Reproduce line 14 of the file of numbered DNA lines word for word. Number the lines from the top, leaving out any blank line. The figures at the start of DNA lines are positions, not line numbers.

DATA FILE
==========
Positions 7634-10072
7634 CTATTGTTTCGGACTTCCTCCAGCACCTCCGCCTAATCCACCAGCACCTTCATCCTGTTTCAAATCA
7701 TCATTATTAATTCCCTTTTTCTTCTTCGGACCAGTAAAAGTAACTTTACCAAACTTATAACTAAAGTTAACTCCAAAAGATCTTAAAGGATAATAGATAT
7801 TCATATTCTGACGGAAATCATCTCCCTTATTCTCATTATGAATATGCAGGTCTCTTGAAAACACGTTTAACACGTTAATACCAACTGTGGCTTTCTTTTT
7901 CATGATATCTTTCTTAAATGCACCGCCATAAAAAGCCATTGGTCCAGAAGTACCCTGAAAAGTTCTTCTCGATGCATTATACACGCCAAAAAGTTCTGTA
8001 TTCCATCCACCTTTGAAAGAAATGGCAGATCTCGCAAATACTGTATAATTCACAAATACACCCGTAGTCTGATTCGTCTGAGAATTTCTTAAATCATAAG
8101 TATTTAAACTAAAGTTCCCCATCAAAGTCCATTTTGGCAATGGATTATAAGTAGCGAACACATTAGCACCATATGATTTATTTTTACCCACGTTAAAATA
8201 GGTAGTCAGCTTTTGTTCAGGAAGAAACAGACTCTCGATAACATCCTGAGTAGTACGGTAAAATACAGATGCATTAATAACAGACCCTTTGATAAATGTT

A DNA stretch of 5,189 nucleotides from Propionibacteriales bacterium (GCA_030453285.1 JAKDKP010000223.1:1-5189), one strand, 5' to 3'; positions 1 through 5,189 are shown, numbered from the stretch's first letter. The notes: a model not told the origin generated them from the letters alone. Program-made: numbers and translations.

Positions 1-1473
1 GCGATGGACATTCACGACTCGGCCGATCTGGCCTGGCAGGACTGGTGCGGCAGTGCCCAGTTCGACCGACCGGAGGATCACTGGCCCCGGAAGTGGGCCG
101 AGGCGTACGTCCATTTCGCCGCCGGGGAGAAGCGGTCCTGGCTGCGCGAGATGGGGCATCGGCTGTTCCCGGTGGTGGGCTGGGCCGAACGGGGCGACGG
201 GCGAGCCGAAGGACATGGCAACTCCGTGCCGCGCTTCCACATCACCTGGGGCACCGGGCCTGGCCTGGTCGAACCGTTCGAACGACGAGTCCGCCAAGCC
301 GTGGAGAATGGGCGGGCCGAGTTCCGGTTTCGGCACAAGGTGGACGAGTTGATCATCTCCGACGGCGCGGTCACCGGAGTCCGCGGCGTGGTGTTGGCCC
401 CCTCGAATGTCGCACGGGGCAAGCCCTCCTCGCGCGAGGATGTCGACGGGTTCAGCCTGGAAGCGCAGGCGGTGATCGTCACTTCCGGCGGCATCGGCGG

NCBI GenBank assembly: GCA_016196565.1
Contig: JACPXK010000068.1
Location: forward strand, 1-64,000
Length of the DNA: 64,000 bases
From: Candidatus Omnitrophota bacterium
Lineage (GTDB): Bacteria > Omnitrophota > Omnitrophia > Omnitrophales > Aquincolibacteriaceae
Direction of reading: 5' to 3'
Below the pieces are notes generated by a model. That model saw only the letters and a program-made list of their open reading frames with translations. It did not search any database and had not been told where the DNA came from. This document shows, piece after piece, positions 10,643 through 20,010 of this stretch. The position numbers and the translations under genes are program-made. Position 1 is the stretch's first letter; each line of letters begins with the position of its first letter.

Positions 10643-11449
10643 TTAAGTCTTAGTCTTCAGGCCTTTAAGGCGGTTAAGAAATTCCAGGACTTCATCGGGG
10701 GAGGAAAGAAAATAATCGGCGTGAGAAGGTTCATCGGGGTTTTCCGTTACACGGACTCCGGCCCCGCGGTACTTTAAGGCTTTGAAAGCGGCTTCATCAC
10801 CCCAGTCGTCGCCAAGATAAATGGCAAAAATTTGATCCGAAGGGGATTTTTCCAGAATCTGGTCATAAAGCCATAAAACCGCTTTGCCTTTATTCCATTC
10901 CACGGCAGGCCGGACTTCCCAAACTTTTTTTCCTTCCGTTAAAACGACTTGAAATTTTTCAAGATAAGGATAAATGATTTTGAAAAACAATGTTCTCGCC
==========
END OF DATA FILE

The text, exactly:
301 GTGGAGAATGGGCGGGCCGAGTTCCGGTTTCGGCACAAGGTGGACGAGTTGATCATCTCCGACGGCGCGGTCACCGGAGTCCGCGGCGTGGTGTTGGCCC